The French Secretary of State for Industry and the World Wide Web Consortium (W3C) have lately voiced opposition, respectively, to the abusive implementation of patents in Europe and to charging for the use of patented technologies in the development of Internet software standards.
Christian Pierret, France's Secretary of State for Industry, has affirmed the position of the French government against the extension of software patents to the European Commission. Pierret's statement was in reaction to a project on software patent guidelines submitted to the French advisory committee on interior markets on March 3rd.
Since the guidelines project does not clearly define the limits of and the need for patents, the government is concerned about possible abusive patenting of software, as well as of commercial or intellectual methods. An extension of software patenting has largely been rejected both in France and in Europe at large.
Judging that it is imperative to assess the effects of legal protection of software as it is practiced by the European Patent Office and the member states, the French government is against any project which would have a negative effect on innovation, on the interoperability of free software or on the different market players (editors, integrators, users), notably small and medium-sized businesses. For the government, the software patent guidelines project does not adequately consider the economic, scientific and cultural factors at stake in the software market, nor does it promote innovation.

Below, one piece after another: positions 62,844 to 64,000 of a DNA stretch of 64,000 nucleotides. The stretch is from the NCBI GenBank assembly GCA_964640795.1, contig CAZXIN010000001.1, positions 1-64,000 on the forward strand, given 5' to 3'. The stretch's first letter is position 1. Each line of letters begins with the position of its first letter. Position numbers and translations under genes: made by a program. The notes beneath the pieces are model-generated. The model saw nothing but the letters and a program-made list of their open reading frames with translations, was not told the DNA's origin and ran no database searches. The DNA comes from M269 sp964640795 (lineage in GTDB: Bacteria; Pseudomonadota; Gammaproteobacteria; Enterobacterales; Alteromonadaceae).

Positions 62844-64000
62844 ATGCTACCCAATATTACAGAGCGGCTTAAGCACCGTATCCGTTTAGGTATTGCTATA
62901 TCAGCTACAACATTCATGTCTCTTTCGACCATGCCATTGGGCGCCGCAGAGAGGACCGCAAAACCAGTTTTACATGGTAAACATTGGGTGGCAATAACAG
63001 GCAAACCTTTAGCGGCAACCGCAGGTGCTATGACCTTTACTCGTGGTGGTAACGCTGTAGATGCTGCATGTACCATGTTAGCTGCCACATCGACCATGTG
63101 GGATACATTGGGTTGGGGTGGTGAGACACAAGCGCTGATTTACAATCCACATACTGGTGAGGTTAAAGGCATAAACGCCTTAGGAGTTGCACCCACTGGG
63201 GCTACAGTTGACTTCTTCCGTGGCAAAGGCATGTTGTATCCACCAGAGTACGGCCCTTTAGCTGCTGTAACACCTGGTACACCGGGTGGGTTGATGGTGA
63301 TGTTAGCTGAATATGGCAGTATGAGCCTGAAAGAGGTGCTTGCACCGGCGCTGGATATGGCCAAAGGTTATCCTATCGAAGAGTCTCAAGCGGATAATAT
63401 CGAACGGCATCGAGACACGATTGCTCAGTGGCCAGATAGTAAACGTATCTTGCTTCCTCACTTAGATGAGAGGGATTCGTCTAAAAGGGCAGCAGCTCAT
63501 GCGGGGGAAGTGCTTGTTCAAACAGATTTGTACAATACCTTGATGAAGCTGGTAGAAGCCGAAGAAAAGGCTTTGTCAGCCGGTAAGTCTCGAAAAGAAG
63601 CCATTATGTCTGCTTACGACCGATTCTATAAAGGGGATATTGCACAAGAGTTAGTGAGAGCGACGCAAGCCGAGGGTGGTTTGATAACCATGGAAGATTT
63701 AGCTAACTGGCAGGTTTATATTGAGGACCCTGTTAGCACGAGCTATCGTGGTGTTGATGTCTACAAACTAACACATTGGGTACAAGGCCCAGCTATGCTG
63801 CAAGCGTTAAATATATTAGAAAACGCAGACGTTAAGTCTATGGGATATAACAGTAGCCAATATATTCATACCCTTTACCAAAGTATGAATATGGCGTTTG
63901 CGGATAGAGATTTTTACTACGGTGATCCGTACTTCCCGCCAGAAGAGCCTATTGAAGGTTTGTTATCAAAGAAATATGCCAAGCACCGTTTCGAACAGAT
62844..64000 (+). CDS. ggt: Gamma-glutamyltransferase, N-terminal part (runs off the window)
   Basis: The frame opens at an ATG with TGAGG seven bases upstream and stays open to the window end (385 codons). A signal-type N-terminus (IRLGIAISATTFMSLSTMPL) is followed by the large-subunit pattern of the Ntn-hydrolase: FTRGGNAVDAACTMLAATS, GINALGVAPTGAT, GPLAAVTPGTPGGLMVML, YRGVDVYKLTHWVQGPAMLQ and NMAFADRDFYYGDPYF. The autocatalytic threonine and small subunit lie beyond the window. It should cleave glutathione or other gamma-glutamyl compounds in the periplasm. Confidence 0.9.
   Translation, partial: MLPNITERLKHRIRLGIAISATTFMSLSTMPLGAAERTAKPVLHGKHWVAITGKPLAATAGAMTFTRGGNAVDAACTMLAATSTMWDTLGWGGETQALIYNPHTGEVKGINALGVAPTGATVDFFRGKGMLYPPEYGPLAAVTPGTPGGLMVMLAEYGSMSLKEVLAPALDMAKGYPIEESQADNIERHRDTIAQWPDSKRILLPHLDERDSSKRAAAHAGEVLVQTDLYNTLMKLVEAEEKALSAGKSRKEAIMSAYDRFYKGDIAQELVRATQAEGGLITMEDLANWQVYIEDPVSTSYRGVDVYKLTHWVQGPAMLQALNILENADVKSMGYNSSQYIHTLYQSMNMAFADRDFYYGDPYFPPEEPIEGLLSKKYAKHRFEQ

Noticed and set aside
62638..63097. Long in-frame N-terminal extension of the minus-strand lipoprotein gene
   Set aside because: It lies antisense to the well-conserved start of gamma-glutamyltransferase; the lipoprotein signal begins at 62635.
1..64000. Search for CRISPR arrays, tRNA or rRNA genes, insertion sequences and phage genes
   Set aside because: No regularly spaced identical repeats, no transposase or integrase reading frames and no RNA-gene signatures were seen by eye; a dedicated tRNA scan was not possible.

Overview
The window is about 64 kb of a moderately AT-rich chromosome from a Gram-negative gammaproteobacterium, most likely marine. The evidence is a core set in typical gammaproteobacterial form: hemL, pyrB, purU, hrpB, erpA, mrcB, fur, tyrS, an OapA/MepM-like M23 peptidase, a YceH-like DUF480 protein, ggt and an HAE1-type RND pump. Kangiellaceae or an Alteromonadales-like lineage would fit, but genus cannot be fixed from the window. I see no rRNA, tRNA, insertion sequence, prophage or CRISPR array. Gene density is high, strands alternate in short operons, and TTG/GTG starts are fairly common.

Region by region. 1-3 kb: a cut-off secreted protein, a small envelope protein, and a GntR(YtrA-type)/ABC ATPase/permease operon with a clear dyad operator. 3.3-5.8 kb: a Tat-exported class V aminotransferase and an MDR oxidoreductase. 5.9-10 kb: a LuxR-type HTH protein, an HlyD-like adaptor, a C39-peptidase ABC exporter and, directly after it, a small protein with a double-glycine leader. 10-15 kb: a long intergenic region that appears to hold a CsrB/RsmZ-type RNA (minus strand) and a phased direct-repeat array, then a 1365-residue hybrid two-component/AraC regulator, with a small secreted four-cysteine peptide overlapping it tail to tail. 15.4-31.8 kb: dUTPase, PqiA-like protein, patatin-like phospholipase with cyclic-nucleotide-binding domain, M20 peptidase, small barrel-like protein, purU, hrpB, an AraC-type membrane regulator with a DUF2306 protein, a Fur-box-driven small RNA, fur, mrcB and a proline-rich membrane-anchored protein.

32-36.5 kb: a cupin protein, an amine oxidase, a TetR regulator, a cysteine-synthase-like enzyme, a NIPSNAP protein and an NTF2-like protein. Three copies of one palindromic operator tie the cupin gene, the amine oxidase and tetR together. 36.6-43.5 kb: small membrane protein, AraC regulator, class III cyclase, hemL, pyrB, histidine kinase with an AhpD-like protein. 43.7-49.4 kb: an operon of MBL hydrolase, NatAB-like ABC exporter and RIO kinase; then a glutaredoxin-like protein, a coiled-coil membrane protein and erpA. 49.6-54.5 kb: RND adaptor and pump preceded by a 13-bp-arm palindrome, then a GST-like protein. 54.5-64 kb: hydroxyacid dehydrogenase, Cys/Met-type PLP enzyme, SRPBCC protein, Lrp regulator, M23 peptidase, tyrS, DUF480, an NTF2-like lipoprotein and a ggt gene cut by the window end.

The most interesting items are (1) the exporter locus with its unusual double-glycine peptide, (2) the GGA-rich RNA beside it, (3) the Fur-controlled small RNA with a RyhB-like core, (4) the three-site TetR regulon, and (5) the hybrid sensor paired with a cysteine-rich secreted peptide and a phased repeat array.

In another area, the World Wide Web Consortium (W3C) decided at the end of February to produce royalty-free specifications for the current project to develop common protocols that promote smooth evolution of the Internet and ensure its interoperability. According to the W3C site, "The option which would have permitted W3C Members to charge for the use of patented technologies in W3C Recommendations (called 'reasonable and non-discriminatory terms', or RAND) has been removed, pending final resolution of the question of what role RAND technologies should play in Web standards."
The Patent Policy Working Group first published a working draft of patent policy in August 2001 and has since been deluged with e-mail messages with comments and suggestions regarding the document. The Group has also called upon members of the Open Source community for comments.
The final W3C Patent Policy is still under development, but the W3C's current operating procedure with respect to patents already contains a firm commitment to royalty-free standards.
For the press release on software patents (in French):